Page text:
The Birth of a Summer Colony

A new book in Arcadia Publishing’s Images of America series, “Bridgehampton’s Summer Colony,” by Julie B. Greene
End of the line: The Butter Lane, Bridgehampton, railroad trestle was built in 1895. Boardinghouses at the time would send carriages to pick up their guests. Bridgehampton Museum

The hamlet of Bridgehampton may have been settled in the middle of the 17th century, but it was forever changed with the arrival of the Long Island Rail Road in 1870, as stepping off the iron horse, of course, came the summer visitors.

The story of this transformation is told through numerous photos and captions in a new book in Arcadia Publishing’s Images of America series, “Bridgehampton’s Summer Colony,” by Julie B. Greene, the curator and archivist at the Bridgehampton Museum and the local history librarian at the Hampton Library.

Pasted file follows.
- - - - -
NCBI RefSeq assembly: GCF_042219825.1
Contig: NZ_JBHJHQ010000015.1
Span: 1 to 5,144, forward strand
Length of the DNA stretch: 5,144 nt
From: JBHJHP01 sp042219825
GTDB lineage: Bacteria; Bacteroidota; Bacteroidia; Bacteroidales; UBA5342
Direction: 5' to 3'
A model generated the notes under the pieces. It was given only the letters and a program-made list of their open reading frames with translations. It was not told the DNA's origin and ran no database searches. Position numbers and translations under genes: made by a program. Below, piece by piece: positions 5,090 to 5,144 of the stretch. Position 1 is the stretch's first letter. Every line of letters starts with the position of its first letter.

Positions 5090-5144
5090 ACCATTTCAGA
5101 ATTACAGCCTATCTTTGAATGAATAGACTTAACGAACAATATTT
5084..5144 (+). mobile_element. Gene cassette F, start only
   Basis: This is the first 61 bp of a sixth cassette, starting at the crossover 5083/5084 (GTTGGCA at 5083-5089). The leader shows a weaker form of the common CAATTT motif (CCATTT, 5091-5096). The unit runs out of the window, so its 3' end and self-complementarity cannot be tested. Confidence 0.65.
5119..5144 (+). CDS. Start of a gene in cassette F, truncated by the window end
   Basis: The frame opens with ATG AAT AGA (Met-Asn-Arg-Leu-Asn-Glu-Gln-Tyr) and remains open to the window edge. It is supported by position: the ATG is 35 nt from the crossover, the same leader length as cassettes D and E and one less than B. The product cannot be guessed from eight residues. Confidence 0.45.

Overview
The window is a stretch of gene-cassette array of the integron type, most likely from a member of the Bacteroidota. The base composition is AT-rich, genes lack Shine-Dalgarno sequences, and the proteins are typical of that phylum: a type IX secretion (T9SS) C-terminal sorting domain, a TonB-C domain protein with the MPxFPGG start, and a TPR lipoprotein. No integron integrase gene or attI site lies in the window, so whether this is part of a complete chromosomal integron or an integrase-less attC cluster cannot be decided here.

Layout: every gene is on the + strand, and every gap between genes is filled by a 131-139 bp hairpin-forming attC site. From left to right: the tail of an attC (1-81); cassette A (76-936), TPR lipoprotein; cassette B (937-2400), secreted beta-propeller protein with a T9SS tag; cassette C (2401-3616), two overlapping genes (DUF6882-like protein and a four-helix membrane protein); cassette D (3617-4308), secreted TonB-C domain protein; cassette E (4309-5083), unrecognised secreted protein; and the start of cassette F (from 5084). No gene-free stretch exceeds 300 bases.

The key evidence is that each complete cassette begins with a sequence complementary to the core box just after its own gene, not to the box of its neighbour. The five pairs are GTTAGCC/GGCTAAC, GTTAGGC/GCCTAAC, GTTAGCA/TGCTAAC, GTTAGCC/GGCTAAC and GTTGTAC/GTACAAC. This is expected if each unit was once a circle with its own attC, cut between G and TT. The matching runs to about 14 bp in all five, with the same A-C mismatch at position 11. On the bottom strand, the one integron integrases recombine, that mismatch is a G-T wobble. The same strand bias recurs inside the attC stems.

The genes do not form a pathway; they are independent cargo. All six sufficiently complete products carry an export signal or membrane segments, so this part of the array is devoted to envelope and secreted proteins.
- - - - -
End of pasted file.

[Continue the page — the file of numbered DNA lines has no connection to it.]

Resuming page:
The photos range from one of the bridge across Sagg Pond that gave the hamlet its name, to the mansion haunts of the likes of the coal magnate John E. Berwind of Ocean Road, to spectators in their Sunday best eyeing a circa 1915 racecar send dirt flying as it rounds a curve in one of Bridgehampton’s famous road races. There are newspaper advertisements for “sea-side board” offering “piano, croquet, pleasant drives,” portraits of the Quimbys and other influential families, images of sailing, bicycling, and picnics, and houses, houses, houses of the summer colony, among them exemplars of the Shingle Style.

Ms. Greene will give an illustrated talk about the book on May 16 at the Bridgehampton Museum’s Corwith House at a time to be announced.